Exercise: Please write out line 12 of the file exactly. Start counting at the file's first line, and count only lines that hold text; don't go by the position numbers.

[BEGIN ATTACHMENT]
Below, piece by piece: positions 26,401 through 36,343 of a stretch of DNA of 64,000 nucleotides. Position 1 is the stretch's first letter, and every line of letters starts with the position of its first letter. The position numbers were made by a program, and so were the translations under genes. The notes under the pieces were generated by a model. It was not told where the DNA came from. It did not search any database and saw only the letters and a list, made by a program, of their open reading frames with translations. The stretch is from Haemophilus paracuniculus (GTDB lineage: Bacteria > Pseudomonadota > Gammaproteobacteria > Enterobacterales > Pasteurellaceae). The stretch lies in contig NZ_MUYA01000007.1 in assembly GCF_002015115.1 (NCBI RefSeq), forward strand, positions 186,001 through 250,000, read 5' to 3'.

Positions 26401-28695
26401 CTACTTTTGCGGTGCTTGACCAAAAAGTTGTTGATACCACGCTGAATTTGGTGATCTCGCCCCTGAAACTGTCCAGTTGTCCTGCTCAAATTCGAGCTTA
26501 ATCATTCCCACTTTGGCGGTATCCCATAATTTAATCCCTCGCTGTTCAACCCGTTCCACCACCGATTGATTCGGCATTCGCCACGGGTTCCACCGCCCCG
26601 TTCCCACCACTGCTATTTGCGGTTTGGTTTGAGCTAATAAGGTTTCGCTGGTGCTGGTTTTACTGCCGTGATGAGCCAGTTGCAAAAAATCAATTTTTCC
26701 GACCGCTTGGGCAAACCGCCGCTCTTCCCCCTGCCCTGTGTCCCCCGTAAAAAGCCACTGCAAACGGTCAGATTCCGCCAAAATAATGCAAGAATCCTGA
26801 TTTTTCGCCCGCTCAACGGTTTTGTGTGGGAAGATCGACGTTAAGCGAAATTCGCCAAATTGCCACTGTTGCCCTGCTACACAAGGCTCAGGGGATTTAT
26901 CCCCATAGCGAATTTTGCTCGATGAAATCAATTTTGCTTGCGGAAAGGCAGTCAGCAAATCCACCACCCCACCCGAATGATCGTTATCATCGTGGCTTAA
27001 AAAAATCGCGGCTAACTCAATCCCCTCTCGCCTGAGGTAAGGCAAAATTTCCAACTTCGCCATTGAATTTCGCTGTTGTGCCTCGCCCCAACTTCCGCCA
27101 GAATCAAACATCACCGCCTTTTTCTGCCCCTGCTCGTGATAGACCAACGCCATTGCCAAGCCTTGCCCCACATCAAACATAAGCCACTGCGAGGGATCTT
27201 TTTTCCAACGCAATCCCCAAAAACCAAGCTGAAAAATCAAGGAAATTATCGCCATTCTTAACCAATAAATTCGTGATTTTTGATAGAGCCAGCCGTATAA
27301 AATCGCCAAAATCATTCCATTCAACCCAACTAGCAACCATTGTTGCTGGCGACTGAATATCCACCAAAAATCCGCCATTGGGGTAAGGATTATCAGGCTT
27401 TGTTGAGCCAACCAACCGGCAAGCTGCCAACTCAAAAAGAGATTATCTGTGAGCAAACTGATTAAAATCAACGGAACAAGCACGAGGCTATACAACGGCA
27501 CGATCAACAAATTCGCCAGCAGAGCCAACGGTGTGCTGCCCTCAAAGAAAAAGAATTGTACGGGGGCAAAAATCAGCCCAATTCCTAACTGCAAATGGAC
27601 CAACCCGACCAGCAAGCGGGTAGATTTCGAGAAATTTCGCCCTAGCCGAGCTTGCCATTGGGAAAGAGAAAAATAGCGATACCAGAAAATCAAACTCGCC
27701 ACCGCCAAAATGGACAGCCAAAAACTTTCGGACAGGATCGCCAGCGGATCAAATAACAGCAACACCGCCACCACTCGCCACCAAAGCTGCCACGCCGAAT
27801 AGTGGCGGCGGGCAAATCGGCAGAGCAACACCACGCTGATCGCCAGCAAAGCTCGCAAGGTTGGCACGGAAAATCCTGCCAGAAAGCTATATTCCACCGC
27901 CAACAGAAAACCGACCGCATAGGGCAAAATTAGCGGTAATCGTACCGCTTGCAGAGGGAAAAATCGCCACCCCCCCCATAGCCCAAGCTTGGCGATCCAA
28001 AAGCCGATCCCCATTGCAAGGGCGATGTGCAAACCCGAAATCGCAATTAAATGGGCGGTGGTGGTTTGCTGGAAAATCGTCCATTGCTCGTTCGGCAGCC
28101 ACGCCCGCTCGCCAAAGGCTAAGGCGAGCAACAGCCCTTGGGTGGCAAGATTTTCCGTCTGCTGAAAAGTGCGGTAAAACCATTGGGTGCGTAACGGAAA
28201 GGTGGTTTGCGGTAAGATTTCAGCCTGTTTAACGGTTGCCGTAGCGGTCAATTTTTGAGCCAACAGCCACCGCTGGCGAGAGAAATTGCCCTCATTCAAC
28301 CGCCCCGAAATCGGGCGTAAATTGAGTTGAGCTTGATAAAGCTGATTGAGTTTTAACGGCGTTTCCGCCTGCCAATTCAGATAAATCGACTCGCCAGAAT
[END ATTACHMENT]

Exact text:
27301 AATCGCCAAAATCATTCCATTCAACCCAACTAGCAACCATTGTTGCTGGCGACTGAATATCCACCAAAAATCCGCCATTGGGGTAAGGATTATCAGGCTT